Monday, April 25, 2011


If you are a Triangle area property owner this is one of the must attend events each year:

TAA Annual Trade Show

Wednesday, April 27, 2011

Member price is $25; Non Member price is $35
Exposition Center, NC State Fairgrounds, Raleigh

Who is the Triangle Apartment Association(TAA)?

Here is the thumbnail sketch that they provide about themselves:

The Triangle Apartment Association is a non-profit trade association serving the multifamily rental housing industry. Our members are comprised of individuals and companies who develop, own, manage, and provide goods and services to the apartment industry in the Raleigh-Durham-Chapel Hill area.

The TAA focuses its efforts in the following four areas:

 serving the rental housing industry by providing education for professional development

 protecting the interests of rental housing providers through legislative advocacy

 fostering business partnerships, and

 participating in the betterment of the Triangle and surrounding communities

TAA At a Glance

 Founded: 1984
 Member Companies: 825
 Apartment Communities: 406
 Management Companies: 119
 Independent Rental Owners: 57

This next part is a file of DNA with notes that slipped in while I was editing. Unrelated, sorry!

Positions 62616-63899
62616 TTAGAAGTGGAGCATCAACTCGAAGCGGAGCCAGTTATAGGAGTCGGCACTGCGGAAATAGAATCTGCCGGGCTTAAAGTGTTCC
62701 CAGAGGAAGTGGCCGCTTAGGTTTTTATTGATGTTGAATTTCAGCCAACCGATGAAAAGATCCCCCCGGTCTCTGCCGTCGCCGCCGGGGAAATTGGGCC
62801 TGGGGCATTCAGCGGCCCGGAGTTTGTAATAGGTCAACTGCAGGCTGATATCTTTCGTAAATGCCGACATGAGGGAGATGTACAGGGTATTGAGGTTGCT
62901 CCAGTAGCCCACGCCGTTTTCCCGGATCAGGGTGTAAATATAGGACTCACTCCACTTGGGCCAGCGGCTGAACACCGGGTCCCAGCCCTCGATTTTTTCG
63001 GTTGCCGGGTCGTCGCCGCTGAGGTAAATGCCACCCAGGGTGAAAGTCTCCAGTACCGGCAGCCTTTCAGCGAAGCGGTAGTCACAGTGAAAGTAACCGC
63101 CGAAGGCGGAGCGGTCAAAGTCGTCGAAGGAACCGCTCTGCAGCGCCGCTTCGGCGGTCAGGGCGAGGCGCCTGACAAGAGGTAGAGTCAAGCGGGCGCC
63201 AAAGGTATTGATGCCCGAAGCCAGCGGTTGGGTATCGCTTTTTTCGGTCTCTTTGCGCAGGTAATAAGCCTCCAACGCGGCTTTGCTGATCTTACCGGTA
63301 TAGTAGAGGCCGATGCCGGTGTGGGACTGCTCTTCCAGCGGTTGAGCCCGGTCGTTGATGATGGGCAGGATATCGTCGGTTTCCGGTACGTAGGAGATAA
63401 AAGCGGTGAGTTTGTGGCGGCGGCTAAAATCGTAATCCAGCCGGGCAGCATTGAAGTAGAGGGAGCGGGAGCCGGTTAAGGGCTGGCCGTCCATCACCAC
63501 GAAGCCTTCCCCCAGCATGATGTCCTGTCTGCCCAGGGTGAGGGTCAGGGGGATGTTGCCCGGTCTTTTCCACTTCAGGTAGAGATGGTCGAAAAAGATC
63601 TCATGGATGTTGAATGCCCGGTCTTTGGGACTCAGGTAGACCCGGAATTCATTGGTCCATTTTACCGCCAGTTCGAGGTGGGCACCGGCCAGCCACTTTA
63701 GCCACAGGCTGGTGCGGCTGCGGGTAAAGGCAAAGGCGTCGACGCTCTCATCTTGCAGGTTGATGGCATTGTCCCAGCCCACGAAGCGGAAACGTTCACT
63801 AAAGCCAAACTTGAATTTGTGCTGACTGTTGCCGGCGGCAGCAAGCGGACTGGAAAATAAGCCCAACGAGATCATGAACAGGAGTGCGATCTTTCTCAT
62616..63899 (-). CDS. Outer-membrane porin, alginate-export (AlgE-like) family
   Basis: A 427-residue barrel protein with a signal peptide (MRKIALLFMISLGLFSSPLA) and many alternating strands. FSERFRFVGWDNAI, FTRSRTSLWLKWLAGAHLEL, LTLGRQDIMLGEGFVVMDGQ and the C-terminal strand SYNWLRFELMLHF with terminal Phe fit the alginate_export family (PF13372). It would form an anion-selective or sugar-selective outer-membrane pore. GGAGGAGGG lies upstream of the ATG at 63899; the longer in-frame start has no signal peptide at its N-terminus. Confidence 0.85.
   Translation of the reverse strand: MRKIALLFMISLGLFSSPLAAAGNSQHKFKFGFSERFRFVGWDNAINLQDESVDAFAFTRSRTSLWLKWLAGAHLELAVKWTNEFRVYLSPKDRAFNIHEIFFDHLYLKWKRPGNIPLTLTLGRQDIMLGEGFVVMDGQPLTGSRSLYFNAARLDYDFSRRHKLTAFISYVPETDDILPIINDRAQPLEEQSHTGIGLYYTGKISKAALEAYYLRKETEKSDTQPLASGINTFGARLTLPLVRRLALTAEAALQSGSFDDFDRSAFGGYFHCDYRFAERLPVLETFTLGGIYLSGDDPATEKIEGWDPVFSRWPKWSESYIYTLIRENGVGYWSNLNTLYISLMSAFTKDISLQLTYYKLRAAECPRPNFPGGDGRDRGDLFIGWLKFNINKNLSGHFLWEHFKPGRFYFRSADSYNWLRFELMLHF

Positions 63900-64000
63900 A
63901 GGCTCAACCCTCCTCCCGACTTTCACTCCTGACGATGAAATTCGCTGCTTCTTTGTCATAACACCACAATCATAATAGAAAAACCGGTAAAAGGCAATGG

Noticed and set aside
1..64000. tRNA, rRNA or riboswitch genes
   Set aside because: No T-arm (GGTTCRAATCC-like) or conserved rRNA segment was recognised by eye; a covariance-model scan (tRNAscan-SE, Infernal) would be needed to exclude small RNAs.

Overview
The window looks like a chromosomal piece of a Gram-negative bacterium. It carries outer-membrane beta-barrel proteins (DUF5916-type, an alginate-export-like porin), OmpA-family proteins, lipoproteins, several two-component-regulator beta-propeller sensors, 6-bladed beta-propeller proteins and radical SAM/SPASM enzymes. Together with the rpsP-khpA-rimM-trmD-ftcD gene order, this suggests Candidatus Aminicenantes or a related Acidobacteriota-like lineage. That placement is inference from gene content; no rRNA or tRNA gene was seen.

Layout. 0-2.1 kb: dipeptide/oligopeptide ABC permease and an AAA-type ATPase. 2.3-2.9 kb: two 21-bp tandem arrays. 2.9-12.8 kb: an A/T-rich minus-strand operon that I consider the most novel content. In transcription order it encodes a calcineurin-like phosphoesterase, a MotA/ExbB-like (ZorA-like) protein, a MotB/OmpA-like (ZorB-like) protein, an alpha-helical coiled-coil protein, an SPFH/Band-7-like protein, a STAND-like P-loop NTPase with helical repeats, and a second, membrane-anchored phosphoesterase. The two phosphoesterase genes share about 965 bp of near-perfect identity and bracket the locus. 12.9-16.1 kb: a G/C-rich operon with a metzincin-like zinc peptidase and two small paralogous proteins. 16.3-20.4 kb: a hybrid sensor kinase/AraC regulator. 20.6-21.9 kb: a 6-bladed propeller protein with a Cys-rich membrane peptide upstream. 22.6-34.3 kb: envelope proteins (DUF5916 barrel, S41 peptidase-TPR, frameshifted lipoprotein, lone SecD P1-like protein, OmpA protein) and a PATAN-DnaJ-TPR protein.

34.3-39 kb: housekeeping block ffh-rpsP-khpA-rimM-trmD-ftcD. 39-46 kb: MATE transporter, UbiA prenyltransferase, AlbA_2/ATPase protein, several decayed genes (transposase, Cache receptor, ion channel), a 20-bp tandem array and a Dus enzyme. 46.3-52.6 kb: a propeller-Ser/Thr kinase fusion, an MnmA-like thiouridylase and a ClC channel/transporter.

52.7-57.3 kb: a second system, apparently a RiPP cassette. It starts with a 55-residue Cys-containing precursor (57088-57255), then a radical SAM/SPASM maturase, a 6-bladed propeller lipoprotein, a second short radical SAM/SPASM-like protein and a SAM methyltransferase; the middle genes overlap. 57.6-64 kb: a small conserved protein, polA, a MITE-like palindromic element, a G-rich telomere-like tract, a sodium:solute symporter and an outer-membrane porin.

 Vendor/Suppliers: 243
 Total Member Dwellings: 97,435
 Resident Population: 194,870

Now I am going to put in my two cents about the TAA:

The TAA is a great group of people work hard to make your life as a property owner easier! They have many educational opportunities to keep you up to date and out of trouble, and they are active both politically and legislatively. They are politically active through their Political Action Committee and they both keep on top of, and work to help shape, local regulations. The TAA is active legislatively through their parent organization the Apartment Association of North Carolina (in which you automatically are eligible for membership if you join the TAA). The legislation they sponsor greatly assists property owners of all sizes! CherylAnn Houseman is the Government Affairs Director at the TAA and she is a great person and a great resource for you, the property owner.

Also, Valli Gibson, the Member Services Coordinator, is very helpful on all of your day to day membership needs. Everyone at the TAA is great, these two women are the ones that I work with most often.